I also know that not everyone benefits from a coach. You may be shocked to hear me say that, but it’s true. You might think that I’m referring to the people who are the best swimmers. After all, if you’re the best, what can a coach do for you? To that I say Michael Phelps, the most decorated Olympian of all time, had a coach. Could Phelp’s coach swim better than him? Nope. However, could Phelp’s coach watch Phelps while he swam and provide him with support and teaching that Phelps could not provide himself? Yup.
So if Michael Phelps has a coach, then who doesn’t benefit from a coach? Two types of people. First, it’s people who are drowning. If the job of the coach is to work in partnership with teachers on areas the teachers identify as places they would like to grow in, then the relationship is one of equals. If someone is drowning, they are not looking for an equal (someone who is also drowning), they are looking for a lifeguard (someone who is not just able to show them how to swim, but to get them out of the water). A swimming coach says things like, “I notice when you’re doing that stroke, your timing is off and that’s slowing you down. You told me you’re trying to cut your time so why don’t you try to see if you can wait one more stroke to take your breath.” I’m pretty sure that someone who is drowning doesn’t need to hear that. I’m pretty sure that someone who is drowning wants to hear, “I’ve got you. Hold on.”
The other people who do not benefit from a coach are those who have not been immersed in a culture of peer-to-peer collaboration. If you think you’re going to the pool to play Marco Polo and you end up at a pool where a swim team is practicing, you feel like you’ve missed the memo or like this swim team with all of their deliberate practice is crashing your party. It’s very difficult for the coaches and the swimmers when coaches show up to the pool party or when the pool party crashes the swim team’s practice.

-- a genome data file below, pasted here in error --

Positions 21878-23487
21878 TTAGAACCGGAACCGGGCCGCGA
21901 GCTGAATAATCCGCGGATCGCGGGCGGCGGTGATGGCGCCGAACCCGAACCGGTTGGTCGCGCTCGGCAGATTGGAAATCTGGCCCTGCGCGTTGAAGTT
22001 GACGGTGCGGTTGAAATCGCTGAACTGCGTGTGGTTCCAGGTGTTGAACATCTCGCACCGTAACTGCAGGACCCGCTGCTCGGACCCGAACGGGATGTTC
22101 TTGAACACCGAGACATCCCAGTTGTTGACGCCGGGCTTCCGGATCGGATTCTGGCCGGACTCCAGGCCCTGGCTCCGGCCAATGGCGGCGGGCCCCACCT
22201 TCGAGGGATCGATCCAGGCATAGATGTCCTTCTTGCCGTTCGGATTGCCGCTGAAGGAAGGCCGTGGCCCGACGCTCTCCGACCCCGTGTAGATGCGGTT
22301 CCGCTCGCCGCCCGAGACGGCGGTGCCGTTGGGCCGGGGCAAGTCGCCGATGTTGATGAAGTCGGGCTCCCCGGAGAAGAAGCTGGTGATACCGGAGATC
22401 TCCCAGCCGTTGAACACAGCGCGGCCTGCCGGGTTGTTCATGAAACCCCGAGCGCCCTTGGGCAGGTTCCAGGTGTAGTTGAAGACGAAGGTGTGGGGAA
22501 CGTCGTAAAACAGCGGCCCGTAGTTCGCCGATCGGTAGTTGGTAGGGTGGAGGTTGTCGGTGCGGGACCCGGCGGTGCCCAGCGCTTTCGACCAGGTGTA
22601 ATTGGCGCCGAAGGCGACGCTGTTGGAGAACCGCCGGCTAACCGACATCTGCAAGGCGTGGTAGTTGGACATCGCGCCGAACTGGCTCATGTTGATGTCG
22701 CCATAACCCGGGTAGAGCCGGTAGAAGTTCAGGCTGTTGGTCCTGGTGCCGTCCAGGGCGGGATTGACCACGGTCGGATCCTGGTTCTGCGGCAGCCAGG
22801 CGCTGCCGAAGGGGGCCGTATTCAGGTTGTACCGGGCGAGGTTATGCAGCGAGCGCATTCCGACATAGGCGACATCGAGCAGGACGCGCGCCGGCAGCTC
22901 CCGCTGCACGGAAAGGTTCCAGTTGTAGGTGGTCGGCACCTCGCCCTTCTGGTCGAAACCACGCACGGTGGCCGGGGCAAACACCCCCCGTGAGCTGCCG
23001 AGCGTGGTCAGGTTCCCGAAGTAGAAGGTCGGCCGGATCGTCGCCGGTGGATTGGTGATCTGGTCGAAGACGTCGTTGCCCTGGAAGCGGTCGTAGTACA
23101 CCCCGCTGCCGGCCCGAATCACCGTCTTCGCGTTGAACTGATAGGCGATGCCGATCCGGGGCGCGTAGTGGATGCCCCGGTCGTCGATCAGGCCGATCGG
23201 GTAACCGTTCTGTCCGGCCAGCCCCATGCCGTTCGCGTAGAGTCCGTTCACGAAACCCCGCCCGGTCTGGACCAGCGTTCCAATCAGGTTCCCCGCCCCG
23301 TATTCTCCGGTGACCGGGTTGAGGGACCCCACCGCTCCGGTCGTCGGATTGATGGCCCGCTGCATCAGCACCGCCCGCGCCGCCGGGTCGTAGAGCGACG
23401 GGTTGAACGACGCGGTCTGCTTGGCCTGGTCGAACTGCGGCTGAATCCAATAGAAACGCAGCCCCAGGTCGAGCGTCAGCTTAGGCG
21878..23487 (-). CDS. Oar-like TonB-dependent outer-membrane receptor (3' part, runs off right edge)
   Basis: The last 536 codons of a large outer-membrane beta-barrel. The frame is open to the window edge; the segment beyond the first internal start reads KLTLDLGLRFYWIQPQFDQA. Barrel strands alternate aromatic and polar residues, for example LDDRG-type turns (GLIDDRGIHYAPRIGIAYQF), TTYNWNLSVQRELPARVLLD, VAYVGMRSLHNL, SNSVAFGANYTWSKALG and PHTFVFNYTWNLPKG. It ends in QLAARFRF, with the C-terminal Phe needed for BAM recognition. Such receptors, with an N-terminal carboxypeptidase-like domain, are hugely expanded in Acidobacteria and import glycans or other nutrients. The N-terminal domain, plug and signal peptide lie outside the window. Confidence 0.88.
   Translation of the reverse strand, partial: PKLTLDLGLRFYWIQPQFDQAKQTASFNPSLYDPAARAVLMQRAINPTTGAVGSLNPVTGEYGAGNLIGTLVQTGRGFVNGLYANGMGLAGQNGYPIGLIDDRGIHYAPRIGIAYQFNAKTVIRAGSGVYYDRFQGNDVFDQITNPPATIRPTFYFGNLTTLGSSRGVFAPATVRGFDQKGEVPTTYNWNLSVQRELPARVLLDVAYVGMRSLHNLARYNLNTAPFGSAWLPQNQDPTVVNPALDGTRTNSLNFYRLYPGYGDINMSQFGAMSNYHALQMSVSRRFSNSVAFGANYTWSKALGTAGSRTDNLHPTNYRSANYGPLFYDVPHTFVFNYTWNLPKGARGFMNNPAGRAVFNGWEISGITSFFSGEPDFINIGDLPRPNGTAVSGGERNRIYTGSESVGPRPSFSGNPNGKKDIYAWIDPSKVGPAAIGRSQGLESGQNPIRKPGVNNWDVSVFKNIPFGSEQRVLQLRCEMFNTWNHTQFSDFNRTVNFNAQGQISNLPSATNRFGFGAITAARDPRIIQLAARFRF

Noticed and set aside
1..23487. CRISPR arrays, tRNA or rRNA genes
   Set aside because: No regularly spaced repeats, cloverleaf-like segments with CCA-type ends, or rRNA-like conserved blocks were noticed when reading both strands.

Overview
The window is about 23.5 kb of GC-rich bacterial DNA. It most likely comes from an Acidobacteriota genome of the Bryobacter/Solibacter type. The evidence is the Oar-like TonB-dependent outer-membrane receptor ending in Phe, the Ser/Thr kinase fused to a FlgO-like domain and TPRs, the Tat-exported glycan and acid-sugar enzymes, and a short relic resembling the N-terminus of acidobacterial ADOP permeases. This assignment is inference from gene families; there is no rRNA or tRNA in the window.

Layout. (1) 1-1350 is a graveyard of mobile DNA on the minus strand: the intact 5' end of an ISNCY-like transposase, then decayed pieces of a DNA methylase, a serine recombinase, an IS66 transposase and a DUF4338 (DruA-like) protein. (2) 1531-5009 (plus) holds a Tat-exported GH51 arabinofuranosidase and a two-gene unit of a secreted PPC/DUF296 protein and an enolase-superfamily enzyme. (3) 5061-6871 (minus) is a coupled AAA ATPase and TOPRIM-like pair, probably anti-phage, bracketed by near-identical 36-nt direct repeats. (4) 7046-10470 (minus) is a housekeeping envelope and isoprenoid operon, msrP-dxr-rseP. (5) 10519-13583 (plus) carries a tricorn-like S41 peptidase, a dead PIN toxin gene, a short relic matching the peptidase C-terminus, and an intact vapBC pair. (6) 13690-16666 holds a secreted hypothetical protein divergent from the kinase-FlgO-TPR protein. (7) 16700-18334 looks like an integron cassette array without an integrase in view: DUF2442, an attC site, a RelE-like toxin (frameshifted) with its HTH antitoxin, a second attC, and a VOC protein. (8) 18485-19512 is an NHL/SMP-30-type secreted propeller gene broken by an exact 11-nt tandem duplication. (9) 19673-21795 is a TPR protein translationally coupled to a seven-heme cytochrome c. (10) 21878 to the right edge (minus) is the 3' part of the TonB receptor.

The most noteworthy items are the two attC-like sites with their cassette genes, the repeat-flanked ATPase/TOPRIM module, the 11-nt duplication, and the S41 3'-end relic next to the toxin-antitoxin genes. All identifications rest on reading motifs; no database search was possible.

Finally, I’m talking about swimmers because those of us who are good swimmers need to be on the lookout for swimmers in distress. Distressed swimmers are at a crossroad. There are two possible outcomes, right? Sink or swim. Sinking means that we missed the signs. It means they slipped through the cracks. It means that they went under. However, since distressed swimmers make noise and draw attention to themselves, they can also be brought into a space where they can catch their breath and take a rest. In the book Bird by Bird, author Anne Lamott shared that the Gospel of Thomas said, “If you bring forth what is within you, what you bring forth will save you. If you do not bring forth what is within you, what you do not bring forth will destroy you.” That really struck me. After all, struggling is hard, but struggling silently is even harder. So, if you are struggling, speak up. Advocate. Flail if you need to and keep going until you get the help you need. Just as importantly, and for the third time, I say to those of you who are finding ways to keep your heads above water, “If you see a distressed swimmer, encourage them to discontinue activity before their life becomes at risk.” If we all look out for each other, we are all creating a culture that reduces the risk of drowning altogether.
P.S. Over the summer I attended a session by Dr. Eric Twadell, the superintendent of Adlai E. Stevenson High School in Lincolnshire, Illinois--the birthplace of the PLC Model. During the session he showed the video below, "Can Skateboarding Save Our Schools." I know you might feel like you don't have 15 minutes to watch this video. I promise you it's worth it! But, if you have doubts or only have 5 minutes, just give it 5. What I know for sure is that I can't stop thinking about this video and it's been over a month since I first saw it. Let me know what you think!!